If you want to criticise, accept criticism

by Adrian Lim

I have a dream. A dream to see the values of democracy and freedom of expression being cherished through sufficient checks and balance in a government system. 

The scientific rule is, “to every force is a reaction”. Similarly, in a democracy, “there will be objections to every decision made”.

I would say, perhaps it is a disguised blessing when voters become generally more critical of Pakatan Rakyat administrations. The standards set are much higher, and this is good for the people.

The recent Selangor Menteri Besar crisis reflected this perfectly. Tell me the last time people became so critical of the appointment of a Menteri Besar?

The closest is perhaps the Perak Constitutional crisis or the Terengganu MB crisis. The earlier provided a lot of debating points in 2009 and it resurfaced in view of the Selangor MB crisis. The latter however, did not offer much debates as it was quickly shot down by mainstream media. Of course, Barisan Nasional would tell you it is because they are efficient. But who knows the story behind the scene anyway?

There were a lot of talks from the way Kajang Move was triggered, to Khalid Ibrahim’s sacking, then Wan Azizah’s sole nomination all the way to Azmin Ali’s appointment.

The spotlight in my opinion, was Wan Azizah’s eligibility as Menteri Besar. It is no doubt the biggest debate on an opposition party’s MB nomination since time in memorial.

Her proponents argued on her credentials and a positive breakthrough for women in politics, coupled with considerations she had the majority support of the State Assembly. Her opponents on the other hand, argued on her gender and role as Anwar Ibrahim’s wife. Wait, what? Gender?

The way Wan Azizah’s nomination was scrutinised was very different from any Menteri Besars or Chief Ministers in the history of Malaysian politics. The fact that she is a woman and happens to be the wife of the most famous politician in Malaysia- Anwar Ibrahim, has basically overshadowed her achievements as a mother, a wife and a politician.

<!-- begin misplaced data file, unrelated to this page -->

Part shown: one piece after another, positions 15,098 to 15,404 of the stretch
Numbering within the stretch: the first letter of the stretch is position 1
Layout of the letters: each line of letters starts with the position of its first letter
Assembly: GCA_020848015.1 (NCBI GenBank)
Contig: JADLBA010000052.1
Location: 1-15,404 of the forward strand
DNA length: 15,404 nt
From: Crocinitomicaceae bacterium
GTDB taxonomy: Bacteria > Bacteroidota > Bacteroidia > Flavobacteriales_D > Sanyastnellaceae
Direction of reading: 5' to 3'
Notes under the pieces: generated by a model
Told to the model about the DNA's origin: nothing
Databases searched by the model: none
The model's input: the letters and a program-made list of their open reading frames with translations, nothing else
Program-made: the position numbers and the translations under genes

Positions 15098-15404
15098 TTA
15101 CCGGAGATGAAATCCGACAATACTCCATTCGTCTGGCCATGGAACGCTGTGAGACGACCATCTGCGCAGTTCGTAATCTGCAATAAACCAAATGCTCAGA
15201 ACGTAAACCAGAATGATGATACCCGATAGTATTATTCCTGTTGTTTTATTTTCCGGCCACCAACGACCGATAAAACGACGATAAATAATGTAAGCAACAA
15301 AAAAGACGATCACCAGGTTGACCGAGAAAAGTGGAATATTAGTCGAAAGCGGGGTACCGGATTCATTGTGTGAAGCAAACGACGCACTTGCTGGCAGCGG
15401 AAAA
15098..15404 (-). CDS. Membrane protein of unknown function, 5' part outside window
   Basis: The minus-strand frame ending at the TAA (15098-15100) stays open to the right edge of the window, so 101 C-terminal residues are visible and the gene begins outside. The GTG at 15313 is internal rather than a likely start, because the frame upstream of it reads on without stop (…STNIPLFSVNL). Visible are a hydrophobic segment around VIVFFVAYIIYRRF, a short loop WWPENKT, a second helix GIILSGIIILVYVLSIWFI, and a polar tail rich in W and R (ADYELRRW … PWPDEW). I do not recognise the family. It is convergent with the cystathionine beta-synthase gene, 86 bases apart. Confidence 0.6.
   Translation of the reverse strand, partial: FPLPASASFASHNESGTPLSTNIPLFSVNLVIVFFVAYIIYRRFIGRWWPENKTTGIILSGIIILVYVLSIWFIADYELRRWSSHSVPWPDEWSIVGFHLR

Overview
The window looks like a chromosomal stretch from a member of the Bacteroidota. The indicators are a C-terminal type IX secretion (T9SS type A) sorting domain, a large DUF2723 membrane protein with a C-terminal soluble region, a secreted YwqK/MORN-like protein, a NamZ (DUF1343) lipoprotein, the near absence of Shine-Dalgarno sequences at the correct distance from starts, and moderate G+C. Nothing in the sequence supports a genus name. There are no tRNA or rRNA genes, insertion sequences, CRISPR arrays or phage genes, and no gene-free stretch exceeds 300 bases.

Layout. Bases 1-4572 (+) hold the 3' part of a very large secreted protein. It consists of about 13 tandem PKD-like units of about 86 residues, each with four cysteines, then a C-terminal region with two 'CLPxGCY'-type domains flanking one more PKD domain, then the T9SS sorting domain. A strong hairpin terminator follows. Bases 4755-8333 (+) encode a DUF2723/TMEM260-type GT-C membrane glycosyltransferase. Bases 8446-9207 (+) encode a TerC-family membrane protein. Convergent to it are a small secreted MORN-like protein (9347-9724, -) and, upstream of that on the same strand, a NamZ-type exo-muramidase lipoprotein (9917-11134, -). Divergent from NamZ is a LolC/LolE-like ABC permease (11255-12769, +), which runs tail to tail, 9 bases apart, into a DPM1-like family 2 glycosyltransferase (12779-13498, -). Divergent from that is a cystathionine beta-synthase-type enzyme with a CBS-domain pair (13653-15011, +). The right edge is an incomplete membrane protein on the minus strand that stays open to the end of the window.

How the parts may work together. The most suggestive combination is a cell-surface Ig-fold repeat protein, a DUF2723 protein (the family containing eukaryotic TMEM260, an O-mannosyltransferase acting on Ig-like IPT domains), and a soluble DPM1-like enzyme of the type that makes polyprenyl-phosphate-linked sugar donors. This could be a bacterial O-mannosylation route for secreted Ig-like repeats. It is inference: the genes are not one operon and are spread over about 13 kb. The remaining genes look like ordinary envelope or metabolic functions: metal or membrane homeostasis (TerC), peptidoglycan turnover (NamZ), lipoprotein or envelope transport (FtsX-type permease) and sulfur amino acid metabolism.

But this is the fruit of a democracy. Though I am tempted to dismiss such opponents for undervaluing the meaning democracy and freedom of expression, I concur that differences in opinion are part and parcel of an everyday life. From the food we eat, to the cloths we wear, or even the best football team in the Premier League, we are divided. In this case, if Wan Azizah’s opponents put much more emphasis on gender, it is their prerogative, because that’s their voice. They feel the need to place heavier weight to gender than merits.

Let’s look to the other side of the fence. It is quite clear to me that Barisan Nasional Menteri Besars or Chief Ministers enjoy lesser scrutiny. What Wan Azizah got screened thoroughly is a normal pass for BN MBs or CMs.

Were they scrutinised thoroughly for being Najib’s remote control MB? Were they scrutinised thoroughly for nepotism or corruption?

BN seems to be slightly different. Perhaps, they have accustomed minds to think that corruption is part and parcel of a BN MB’s credential. The more allegations you have, the better it is.

So how far are we from enjoying the fruits of a democracy who values freedom of expression? I can say perhaps half way there. While we demand for our voices to be heard, are we at the same time willing to hear dissidents out? Comparatively between Barisan Nasional and Pakatan Rakyat, the latter seems to have higher level of tolerance towards the ideals of democracy and freedom of expression. There is scrutiny from within Pakatan Rakyat itself. But can they take this system to Putrajaya?

* Adrian Lim Chee En values the idea of democracu and freedom of expression. He tweets at @adrianlimcheeen 
The views expressed in this article are the personal opinion of the columnist.

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